How to Secure Cybersecurity Funding
As much as data security is making its way into companies’ strategic plans, key decision-makers and technical subject matter experts don’t always end up in the same room. A lack of insight into risks and vulnerabilities creates a false sense of security and hinders incident response in the case of a breach. You can help executives make informed decisions about security funding by speaking their language.
Do your Research
A risk register is a detailed and holistic view of all the threats that face your company. There is a lot of frontloaded work that goes into filling out the tool, but it becomes immensely useful for security planning and demonstrating present threats once it is complete. Before bringing this information to leadership, think about the implications if the risk is not addressed and think about what it would look like to simply accept the risk. When you are ready to present your findings, explain these considerations and take meeting minutes to record whether the risk was accepted or not.
Understand your Audience
Think about the people you are asking for help. What are their personality traits, concerns, motivations? What constraints do they face that would affect your request? People in leadership positions tend to respond well to a clear mission, with defined goals and objectives.
Talk to Everyone Involved
Creating a secure company culture requires support from every department that handles company information. Use an RACI matrix (responsible, accountable, consulted, and informed) to define the roles of each stakeholder/participant who will be involved in the updated process. Generating awareness and support from project managers, developers, designers, etc. will help ensure the new processes will be received well and adopted smoothly.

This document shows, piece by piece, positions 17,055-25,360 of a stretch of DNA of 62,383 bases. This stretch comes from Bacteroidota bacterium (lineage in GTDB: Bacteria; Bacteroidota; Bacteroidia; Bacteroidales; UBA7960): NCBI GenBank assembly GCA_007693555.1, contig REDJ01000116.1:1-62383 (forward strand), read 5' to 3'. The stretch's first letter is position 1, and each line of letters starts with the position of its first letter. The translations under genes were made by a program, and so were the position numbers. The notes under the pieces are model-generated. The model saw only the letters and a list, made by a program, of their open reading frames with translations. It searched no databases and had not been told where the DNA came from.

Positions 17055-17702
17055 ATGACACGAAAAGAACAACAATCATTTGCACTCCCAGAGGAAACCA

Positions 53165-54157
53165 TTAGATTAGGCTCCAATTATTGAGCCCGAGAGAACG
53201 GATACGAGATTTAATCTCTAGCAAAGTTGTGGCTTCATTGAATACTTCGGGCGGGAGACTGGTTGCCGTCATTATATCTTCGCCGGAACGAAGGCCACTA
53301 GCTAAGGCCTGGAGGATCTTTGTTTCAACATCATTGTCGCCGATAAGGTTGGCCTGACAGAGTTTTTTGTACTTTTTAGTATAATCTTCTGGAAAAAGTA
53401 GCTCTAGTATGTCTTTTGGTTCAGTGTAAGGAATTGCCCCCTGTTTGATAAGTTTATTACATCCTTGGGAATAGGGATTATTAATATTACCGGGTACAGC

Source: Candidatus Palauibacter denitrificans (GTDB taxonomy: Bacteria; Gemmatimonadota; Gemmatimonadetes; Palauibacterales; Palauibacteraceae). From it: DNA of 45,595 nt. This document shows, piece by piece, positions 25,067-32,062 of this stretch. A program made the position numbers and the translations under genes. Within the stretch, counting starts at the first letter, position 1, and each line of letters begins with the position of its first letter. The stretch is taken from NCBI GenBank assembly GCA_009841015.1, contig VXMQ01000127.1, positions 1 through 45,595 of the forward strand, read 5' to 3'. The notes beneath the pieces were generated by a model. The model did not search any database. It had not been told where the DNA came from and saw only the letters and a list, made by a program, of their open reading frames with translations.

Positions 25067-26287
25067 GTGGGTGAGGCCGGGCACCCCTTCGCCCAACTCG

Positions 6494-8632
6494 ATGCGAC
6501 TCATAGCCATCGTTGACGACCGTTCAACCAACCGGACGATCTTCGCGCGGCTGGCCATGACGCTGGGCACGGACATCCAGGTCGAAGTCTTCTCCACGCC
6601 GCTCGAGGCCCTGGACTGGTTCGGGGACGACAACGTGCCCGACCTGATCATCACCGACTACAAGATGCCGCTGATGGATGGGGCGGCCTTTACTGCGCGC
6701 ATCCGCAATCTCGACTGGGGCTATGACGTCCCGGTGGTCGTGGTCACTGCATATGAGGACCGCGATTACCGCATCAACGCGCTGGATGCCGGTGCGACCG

Remember, leadership cares about the business, not the technology. They know that you are the expert, and they want to hear decisions from you, not just options. Focus on informing rather than educating, and you’ll have an easier time getting through to them. Non-technical people can be intimidated by lingo (CMMC, NIST CSF, SIEM, MXDR), so practice an elevator pitch (2-3 minutes) that uses language people can understand. If they want the details, they’ll let you know, and they’ll be more inclined to listen. Having both a deep and simplified understanding of a topic gives you flexibility; you should be prepared to talk for 60 minutes, but only expect to get 5.
It’s also helpful to have a budget and timeline prepared ahead of time, although you should expect those to be challenged as the project evolves. As soon as possible, start recording formal reports with scorecards and objective measures that align with corporate goals. At the end of the day, making yourself part of the business strategy, rather than just an expense, will make your proposal much more appealing to leadership.
Threat Management in Iowa and Minnesota
If you’re looking for accomplished experts to support your security posture, trust ProCircular. Proudly serving Iowa, Minnesota, and the entire Midwest, ProCircular is among the top cybersecurity companies in the nation. Our team can provide you with technical control and support, procedural development, and timely responses to whatever comes your way.